In severe cases, the timing chain misalignment resulted in the chain snapping and causing the engine to fail catastrophically. The pistons would collide with the valves and cause excessive damage to the engine.
Analysis of the failed components pointed to the primary timing chain becoming stretched and the tensioning rails and chain rails being made of brittle plastic that causes the timing chain tension to become too loose.
The secondary timing chain assembly consists of the crankshaft and counterbalance shaft sprockets, oil pump drive chain, pump drive sprocket, chain tensioner, and integrated guide and tensioner rails. This assembly appeared to operate as designed and showed no sign of failure.
What Has BMW Done To Correct The Timing Chain Failures?
BMW issued an extended 7-year/70,000-mile engine warranty for all timing chain-affected vehicles in 2017. BMW has agreed to honor all such extended warranties based on the lawsuit’s outcome in favor of the complainants.
Vehicles affected were recalled, and all timing chains were replaced at no later than 60,000 miles. BMW further agreed to compensate all affected owners who incurred repair and engine replacement costs based on an eight-year/100,000-mile ownership before the timing chain lawsuit settlement.
For all BMW models with less than seven years or 70,000 miles whose owners incurred costs for tow-in, diagnostics, and repairs that were performed before the 2017 warranty extension, BMW agreed to reimburse owners for 100% of the total invoice for work that was done by authorized BMW dealerships.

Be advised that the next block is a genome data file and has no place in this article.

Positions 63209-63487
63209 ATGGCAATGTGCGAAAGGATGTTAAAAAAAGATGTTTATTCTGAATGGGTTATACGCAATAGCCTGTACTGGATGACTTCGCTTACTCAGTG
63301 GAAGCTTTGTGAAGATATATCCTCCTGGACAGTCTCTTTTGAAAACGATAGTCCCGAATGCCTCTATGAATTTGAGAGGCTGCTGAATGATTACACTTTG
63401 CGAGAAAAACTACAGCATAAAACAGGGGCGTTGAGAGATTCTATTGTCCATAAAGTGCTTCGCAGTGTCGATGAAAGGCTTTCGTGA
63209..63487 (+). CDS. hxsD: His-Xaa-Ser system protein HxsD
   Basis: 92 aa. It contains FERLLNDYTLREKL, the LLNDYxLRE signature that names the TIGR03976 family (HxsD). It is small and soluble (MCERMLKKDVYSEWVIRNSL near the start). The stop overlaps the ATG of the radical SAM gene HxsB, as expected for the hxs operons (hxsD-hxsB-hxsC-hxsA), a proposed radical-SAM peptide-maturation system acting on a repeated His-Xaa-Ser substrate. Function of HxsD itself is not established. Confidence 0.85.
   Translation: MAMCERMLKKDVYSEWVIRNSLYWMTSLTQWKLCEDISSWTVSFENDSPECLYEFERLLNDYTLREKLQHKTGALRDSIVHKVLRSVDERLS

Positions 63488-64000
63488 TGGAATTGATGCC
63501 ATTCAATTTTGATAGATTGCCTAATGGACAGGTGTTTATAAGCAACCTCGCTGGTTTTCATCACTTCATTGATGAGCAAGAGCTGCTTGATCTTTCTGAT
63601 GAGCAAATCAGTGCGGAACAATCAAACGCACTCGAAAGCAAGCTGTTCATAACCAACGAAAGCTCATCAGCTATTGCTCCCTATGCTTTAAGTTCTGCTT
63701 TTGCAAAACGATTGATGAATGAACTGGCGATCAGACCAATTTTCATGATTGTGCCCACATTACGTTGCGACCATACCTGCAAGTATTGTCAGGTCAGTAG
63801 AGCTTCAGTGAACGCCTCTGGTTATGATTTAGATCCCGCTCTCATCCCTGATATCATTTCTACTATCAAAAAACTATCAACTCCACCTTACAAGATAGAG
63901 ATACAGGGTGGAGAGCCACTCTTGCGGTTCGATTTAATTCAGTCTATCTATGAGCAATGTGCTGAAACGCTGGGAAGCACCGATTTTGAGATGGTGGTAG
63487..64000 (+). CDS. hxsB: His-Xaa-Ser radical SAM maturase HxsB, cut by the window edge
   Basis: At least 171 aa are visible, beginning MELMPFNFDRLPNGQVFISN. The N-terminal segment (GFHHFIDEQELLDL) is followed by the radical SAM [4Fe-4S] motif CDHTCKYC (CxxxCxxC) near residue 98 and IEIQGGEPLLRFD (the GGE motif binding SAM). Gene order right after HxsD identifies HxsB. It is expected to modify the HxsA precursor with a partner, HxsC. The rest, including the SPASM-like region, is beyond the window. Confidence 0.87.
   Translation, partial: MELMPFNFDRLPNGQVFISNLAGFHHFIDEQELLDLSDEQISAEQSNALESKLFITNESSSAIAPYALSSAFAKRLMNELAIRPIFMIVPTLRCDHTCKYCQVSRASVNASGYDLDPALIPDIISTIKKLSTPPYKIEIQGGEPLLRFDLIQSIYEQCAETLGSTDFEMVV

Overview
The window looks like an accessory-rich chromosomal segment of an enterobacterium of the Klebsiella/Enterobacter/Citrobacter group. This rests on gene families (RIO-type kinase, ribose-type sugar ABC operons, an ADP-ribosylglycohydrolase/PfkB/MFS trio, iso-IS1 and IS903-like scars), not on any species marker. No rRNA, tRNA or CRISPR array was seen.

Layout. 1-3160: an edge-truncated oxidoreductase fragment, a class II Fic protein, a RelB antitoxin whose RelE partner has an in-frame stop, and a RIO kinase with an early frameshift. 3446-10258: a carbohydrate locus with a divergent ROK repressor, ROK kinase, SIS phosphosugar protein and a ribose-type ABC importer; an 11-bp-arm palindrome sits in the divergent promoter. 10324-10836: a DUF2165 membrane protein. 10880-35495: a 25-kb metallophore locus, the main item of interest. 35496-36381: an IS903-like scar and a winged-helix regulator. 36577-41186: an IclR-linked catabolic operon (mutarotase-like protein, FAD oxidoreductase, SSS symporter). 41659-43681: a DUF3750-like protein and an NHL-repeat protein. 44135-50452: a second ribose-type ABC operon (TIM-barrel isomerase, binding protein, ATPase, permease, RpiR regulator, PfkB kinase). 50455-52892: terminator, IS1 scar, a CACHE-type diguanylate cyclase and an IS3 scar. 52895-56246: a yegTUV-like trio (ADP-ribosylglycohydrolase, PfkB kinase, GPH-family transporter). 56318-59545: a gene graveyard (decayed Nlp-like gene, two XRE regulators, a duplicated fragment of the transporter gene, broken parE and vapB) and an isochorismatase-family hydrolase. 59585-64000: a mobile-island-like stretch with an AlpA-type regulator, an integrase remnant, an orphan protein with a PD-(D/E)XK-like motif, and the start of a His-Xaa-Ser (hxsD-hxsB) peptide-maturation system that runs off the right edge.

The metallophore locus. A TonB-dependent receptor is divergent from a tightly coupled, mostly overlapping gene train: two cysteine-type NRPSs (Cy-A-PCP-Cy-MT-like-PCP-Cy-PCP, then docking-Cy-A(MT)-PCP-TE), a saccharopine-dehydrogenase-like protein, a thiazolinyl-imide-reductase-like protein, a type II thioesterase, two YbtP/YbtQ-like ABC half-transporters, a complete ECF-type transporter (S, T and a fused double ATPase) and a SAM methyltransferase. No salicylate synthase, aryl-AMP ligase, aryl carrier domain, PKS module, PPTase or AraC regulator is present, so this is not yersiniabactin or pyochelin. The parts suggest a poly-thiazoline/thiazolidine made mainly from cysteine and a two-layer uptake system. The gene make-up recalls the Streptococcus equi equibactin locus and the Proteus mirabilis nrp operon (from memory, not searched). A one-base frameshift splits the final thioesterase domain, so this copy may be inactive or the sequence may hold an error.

If independent repair centers performed the work, the vehicle owners were compensated for the labor up to $3,000 for the timing chain module and up to $7,500 for engine failure.
For BMW models that fall between the 7 years/70,000 mile extended warranty but less than the previous 8 years/100,000 miles warranty owners were compensated for work performed at authorized BMW dealers as follows:
- Up to 80,000 miles: BMW pays 75% / Customer pays 25%
- 80,001 to 90,000 miles: BMW pays 55% / Customer pays 45%
- 90,001 to 100,000 miles: BMW pays 40% / Customer pays 60%
- 100,001 miles and above: BMW pays 0% / Customer pays 100%
Compensation for work performed at independent repair workshops was paid a labor cap of $3,000, and the engine replacement costs were capped at $7,500 per vehicle.
The cost of the timing chain replacement will vary between independent repair workshops and authorized BMW dealers, but both options will be a lot less expensive than the inconvenience of a breakdown and a complete engine replacement.
Even great companies get it wrong sometimes, and their response to solving the problem says much about them. BMW has always sought to create excellent customer experiences, whether from the Sheer Driving Pleasure of their cars or their treatment of customers when things go wrong.
If you own a BMW built-in from 2012 to 2016, request an authorized BMW dealer to inspect the vehicle and perform the repairs mandated by the class action lawsuit. The timing chains on the BMW models fitted with the N20 and N26 engines need to be replaced every 60,000 miles to avoid the failure mode observed.
For all other BMW models not fitted with the N20 and N26 engines, you can maintain the planned timing chain replacement at the 100,000-mile mark. You may want to consider doing the timing chain replacement sooner than 100,000 miles to be on the safe side.